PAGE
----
SF-S 137Squadron Manston June 1944 flown by F/O A.N.Sames
MR? 245 Squadron Holmesly 1944 flown by Squadron Leader Jack Collins
PR-m 609 Squadron Thorney Island June 1944
18-P 440 Squadron September 1944
TP-F 198 Squadron August 1944
ZY-Y 247 Squadron December 1944 Flown by Squadron Leader B.G. Stapleton
In 1938 the British Air Ministry issued Specification F.18/37 for a fighter, to be capable of at least 400 mph at 15,000 ft with an engine equipped with a two-speed supercharger. At Hawker, Sydney Camm, designer of the legendary Hurricane fighter, laid out designs for a successor to the Hurricane even before that masterpiece was to distinguish itself in the Battle of Britain.
Designed to be built with traditional Hawker construction methods, the Typhoon was powered with the new Napier Sabre engine, an ‘H’ pattern 24-cylinder monster producing 2,200 hp initially, rising to a whopping 3,500 hp in later models.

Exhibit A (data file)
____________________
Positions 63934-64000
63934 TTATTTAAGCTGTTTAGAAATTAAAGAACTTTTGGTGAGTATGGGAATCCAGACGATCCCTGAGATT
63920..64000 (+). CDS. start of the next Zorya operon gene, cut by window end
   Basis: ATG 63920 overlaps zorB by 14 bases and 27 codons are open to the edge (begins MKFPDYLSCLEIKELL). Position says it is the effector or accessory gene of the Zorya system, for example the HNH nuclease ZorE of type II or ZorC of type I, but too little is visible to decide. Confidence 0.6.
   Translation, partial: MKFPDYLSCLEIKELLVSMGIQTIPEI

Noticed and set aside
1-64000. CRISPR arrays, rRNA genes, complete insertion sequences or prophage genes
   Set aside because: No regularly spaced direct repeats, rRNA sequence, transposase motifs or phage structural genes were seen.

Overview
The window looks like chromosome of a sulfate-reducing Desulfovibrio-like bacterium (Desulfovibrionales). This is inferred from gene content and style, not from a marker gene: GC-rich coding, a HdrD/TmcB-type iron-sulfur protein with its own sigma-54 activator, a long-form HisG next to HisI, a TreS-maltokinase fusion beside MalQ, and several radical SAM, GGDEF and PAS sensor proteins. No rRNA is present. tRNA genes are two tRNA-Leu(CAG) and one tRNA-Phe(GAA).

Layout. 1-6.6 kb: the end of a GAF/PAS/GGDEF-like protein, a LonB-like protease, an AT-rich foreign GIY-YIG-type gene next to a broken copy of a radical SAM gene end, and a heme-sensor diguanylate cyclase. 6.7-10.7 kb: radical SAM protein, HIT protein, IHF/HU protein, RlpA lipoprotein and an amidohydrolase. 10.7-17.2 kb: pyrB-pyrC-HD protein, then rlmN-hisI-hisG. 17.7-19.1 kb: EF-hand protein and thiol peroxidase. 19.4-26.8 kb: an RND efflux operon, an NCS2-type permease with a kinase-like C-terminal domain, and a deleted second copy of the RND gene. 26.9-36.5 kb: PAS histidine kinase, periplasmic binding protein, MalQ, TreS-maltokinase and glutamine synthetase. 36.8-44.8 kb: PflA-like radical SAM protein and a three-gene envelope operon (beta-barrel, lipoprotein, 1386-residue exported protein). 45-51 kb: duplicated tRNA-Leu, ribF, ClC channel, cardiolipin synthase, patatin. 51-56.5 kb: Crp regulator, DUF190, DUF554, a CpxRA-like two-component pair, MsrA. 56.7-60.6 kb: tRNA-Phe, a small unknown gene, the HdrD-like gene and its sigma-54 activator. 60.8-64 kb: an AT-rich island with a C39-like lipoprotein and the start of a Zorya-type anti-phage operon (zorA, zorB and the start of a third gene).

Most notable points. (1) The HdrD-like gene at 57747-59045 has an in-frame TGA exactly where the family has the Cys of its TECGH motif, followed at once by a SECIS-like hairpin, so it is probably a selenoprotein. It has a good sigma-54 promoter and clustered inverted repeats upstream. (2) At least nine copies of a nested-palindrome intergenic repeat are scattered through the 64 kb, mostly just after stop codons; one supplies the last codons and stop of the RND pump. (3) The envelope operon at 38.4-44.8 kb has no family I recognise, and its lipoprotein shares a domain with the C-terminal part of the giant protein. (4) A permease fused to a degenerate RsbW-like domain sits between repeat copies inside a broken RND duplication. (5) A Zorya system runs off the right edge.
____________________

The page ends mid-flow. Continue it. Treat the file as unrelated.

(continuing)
Initial Typhoons were built with ‘car-door’-style cockpit canopies with multi-pane glazing. This was later replaced with a ‘bubble’ clear-view canopy which gave excellent all-round vision for the pilot.
Many modifications and upgrades were incorporated in new Typhoons and retro-fitted to existing ones. Early production Typhoons suffered from tail section failures under the high-stress conditions of diving. Responsible for 23 pilot deaths, tail structure failure was a major issue for the design team and ultimately all Typhoons were updated using a series of external fish-plates, riveted to the transport joint, ahead of the tail-fin.
Carbon monoxide leaked from the engine compartment into the cockpit so pilots were ordered to wear oxygen masks at all times when the canopy was closed, even on the ground. Despite these initial production problems and continuing changes, the Typhoon became one of WWII's most successful ground attack aircraft and with the addition of long-range external tanks could penetrate deep into enemy territory, disrupting industry, destroying transport systems and clearing the way for the post-D-Day campaigns.